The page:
Lecture 14a: Additional Remarks on Tuning Systems In previous

... taking the 7th harmonic transposed down two octaves. The “major 7th chord”, which uses the root, plus a major third, fifth, and minor 7th above the root, is extremely common in classical harmony. In section 6.1 several examples of 7-limit system are given, together with an 11-limit system (dividing ...

... taking the 7th harmonic transposed down two octaves. The “major 7th chord”, which uses the root, plus a major third, fifth, and minor 7th above the root, is extremely common in classical harmony. In section 6.1 several examples of 7-limit system are given, together with an 11-limit system (dividing ...

Pythagoras to Secor - Joint Mathematics Meetings

... arises as a consequence of the unique factorization property of integers, applied to the pitches of musical notes. In this talk, we briefly review historically significant temperaments such as Pythagorean tuning and 12-tone equal temperament. We then introduce George Secor’s ”miracle temperament.” D ...

... arises as a consequence of the unique factorization property of integers, applied to the pitches of musical notes. In this talk, we briefly review historically significant temperaments such as Pythagorean tuning and 12-tone equal temperament. We then introduce George Secor’s ”miracle temperament.” D ...

INTONATION FOR WINDS

... The major 3rd has pitch in a ratio of 5:4. The major 3rd of A is C# and should have a pitch of 550Hz. But the tuner will indicate that 554.4Hz is “correct”, which is very far from what will sound good. You will need to play much lower to be in tune. The minor 3rd corresponds to a ratio of 6:5. T ...

... The major 3rd has pitch in a ratio of 5:4. The major 3rd of A is C# and should have a pitch of 550Hz. But the tuner will indicate that 554.4Hz is “correct”, which is very far from what will sound good. You will need to play much lower to be in tune. The minor 3rd corresponds to a ratio of 6:5. T ...

presentation source

... 1. Use just major third, divided into two equal intervals 2. This defines a wholetone interval - how many cents? (answer: 193.2 cents) ...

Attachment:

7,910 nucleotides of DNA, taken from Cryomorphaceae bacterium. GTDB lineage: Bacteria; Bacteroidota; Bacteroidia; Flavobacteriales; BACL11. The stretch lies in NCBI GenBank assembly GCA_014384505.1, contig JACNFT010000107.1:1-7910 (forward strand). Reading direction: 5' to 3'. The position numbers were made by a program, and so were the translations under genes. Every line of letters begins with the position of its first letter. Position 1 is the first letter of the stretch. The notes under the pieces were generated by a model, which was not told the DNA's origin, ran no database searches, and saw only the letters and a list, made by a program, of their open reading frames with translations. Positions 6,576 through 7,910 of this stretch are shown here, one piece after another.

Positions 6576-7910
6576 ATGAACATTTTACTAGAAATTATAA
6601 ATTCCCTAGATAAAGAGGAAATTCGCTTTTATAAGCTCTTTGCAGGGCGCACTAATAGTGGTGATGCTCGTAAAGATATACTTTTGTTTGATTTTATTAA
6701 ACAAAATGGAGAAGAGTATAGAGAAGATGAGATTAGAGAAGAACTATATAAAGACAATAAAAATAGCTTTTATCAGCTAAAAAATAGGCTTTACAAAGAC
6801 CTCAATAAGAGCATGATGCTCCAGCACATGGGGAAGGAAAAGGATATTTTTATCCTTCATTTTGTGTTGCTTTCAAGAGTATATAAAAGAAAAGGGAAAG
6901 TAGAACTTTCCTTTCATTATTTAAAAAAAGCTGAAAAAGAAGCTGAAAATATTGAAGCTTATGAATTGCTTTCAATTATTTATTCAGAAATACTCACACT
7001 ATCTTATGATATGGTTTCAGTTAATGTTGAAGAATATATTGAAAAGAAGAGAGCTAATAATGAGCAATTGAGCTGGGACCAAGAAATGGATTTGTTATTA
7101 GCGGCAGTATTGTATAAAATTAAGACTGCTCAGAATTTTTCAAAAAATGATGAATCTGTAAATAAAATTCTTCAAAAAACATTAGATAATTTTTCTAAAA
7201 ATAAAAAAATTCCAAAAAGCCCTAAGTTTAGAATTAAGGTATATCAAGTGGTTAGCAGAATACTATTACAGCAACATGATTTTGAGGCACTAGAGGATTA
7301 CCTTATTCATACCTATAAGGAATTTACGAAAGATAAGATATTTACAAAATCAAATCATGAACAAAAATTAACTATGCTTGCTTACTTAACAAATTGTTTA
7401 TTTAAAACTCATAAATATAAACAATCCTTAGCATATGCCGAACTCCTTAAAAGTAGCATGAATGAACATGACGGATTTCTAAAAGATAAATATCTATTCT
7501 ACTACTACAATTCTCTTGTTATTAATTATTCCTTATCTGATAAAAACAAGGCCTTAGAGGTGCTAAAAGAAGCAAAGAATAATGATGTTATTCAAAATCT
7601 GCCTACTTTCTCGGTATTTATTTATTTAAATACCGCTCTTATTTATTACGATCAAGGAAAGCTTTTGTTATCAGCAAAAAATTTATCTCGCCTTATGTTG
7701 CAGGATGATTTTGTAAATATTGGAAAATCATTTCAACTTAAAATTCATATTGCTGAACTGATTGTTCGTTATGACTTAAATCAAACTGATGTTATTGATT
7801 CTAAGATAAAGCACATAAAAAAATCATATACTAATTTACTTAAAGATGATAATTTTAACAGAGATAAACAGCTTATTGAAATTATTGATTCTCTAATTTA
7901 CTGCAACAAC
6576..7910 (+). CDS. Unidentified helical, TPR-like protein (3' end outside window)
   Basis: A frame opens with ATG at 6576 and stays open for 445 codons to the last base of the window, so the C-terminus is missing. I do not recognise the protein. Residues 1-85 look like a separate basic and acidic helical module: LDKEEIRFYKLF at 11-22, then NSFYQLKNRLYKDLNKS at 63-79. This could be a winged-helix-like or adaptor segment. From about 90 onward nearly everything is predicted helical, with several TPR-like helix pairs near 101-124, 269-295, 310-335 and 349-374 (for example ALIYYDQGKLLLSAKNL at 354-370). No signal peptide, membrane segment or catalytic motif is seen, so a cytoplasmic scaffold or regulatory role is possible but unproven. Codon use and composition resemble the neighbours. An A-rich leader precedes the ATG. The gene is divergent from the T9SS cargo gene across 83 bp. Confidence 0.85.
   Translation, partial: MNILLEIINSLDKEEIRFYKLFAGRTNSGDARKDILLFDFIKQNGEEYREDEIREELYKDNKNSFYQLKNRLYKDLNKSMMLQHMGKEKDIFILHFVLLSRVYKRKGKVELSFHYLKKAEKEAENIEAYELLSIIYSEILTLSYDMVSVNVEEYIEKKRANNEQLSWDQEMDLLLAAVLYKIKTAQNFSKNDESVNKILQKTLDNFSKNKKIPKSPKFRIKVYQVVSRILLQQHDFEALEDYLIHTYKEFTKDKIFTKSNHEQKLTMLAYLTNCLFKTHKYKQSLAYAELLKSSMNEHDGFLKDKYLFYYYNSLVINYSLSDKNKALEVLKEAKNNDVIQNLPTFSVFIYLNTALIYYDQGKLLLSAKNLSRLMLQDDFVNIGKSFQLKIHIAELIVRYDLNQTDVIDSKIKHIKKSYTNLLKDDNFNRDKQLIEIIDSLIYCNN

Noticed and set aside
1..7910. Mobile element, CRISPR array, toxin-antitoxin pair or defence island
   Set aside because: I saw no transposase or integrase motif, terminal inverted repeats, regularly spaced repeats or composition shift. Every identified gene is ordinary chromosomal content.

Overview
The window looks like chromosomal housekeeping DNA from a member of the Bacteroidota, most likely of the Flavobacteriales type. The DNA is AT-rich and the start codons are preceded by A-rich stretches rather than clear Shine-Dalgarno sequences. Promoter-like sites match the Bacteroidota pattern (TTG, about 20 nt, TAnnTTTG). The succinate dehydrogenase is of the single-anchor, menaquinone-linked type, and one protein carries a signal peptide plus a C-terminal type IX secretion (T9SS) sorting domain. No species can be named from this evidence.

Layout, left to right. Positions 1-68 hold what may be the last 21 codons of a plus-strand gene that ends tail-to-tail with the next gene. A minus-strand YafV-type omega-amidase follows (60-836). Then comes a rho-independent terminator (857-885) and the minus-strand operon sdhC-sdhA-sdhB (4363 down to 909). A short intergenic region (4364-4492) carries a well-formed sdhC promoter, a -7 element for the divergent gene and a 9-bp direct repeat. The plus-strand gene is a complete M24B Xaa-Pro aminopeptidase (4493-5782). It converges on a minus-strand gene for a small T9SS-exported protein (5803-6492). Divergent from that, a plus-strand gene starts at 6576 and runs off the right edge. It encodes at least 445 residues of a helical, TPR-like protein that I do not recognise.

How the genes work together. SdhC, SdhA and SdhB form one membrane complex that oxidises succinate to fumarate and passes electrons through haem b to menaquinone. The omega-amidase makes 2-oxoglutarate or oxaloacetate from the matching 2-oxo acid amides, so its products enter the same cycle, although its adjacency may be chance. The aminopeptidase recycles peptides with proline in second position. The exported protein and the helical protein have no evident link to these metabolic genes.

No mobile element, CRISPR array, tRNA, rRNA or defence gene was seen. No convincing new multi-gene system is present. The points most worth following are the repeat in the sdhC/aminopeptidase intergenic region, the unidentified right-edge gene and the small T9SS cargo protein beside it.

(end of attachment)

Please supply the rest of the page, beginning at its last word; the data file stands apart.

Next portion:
... 1. Use just major third, divided into two equal intervals 2. This defines a wholetone interval - how many cents? (answer: 193.2 cents) ...

Music Theory 171 Questions on Chapters 3A, 3B and 3C 3A

... 2. What does this say about the relationship between the fifth, the fourth and the octave? 3. What is created between the fifth and the fourth, and what is its ratio? 4. The notes of the major, minor, Phrygian and Middle Eastern tetrachords and listed on this page. Transpose them to the key of D and ...

... 2. What does this say about the relationship between the fifth, the fourth and the octave? 3. What is created between the fifth and the fourth, and what is its ratio? 4. The notes of the major, minor, Phrygian and Middle Eastern tetrachords and listed on this page. Transpose them to the key of D and ...

Slides - UMD Physics

... Nothing too good, nothing too bad … Fifths: r7 = 1.498 instead of 3/2=1.5 Fourths: r5 = 1.3348 instead of 4/3=1.3333 ...

... Nothing too good, nothing too bad … Fifths: r7 = 1.498 instead of 3/2=1.5 Fourths: r5 = 1.3348 instead of 4/3=1.3333 ...

Music 170 Homework problem set 6 (due Nov. 3) 1. Two pipes, both

... pitched one is 1/2 meter long, how long must the other (higher pitched) one be? 2. Three alpenhorns are tuned so that the second one is a perfect fifth above the first, and the third one is a perfect fifth above the second one. If the first one sounds at 100 Hz, at what frequency does the third, hig ...

... pitched one is 1/2 meter long, how long must the other (higher pitched) one be? 2. Three alpenhorns are tuned so that the second one is a perfect fifth above the first, and the third one is a perfect fifth above the second one. If the first one sounds at 100 Hz, at what frequency does the third, hig ...

Tuning and Temperament

... Tuning the Overall Pitch It is an obvious necessity that, when more than one instrument is to be played simultaneously, the players must adjust their instruments to the same basic pitch. This is the “tuning up” process that we all do very frequently. “Tuning up” is usually done with reference to a s ...

... Tuning the Overall Pitch It is an obvious necessity that, when more than one instrument is to be played simultaneously, the players must adjust their instruments to the same basic pitch. This is the “tuning up” process that we all do very frequently. “Tuning up” is usually done with reference to a s ...

Ask Hohner`s Harmonica Tech

... This applies to double reed models such as Tremolo and Octave tuned as well as to single reed models such as the Marine Band type. These harmonicas were originally designed to play melody notes along with chord accompaniment. This is called “Richter Tuning,” attributed to Mr. Richter who established ...

... This applies to double reed models such as Tremolo and Octave tuned as well as to single reed models such as the Marine Band type. These harmonicas were originally designed to play melody notes along with chord accompaniment. This is called “Richter Tuning,” attributed to Mr. Richter who established ...

Musical Interval and Ratio

... related to my works. Different types of Interval is used in Western countries. In Indian music each artiste has their different reference note (Sa) therefore it is very difficult to compare any two raga of different artistes with reference to frequency so I took ratio of each swar with reference not ...